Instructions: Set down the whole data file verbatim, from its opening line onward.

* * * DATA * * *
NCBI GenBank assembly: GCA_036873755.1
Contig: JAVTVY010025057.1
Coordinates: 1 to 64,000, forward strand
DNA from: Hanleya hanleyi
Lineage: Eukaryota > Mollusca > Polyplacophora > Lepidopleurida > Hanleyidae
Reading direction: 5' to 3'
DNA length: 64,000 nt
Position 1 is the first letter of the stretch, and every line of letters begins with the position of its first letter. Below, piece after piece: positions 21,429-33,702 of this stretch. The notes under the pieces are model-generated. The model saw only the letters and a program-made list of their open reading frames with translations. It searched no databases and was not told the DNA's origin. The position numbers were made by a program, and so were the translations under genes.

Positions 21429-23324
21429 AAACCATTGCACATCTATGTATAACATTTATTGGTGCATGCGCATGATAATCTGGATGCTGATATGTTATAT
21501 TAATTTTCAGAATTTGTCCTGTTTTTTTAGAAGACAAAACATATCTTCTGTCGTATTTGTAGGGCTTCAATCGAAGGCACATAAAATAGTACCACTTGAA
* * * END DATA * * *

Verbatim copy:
NCBI GenBank assembly: GCA_036873755.1
Contig: JAVTVY010025057.1
Coordinates: 1 to 64,000, forward strand
DNA from: Hanleya hanleyi
Lineage: Eukaryota > Mollusca > Polyplacophora > Lepidopleurida > Hanleyidae
Reading direction: 5' to 3'
DNA length: 64,000 nt
Position 1 is the first letter of the stretch, and every line of letters begins with the position of its first letter. Below, piece after piece: positions 21,429-33,702 of this stretch. The notes under the pieces are model-generated. The model saw only the letters and a program-made list of their open reading frames with translations. It searched no databases and was not told the DNA's origin. The position numbers were made by a program, and so were the translations under genes.

Positions 21429-23324
21429 AAACCATTGCACATCTATGTATAACATTTATTGGTGCATGCGCATGATAATCTGGATGCTGATATGTTATAT
21501 TAATTTTCAGAATTTGTCCTGTTTTTTTAGAAGACAAAACATATCTTCTGTCGTATTTGTAGGGCTTCAATCGAAGGCACATAAAATAGTACCACTTGAA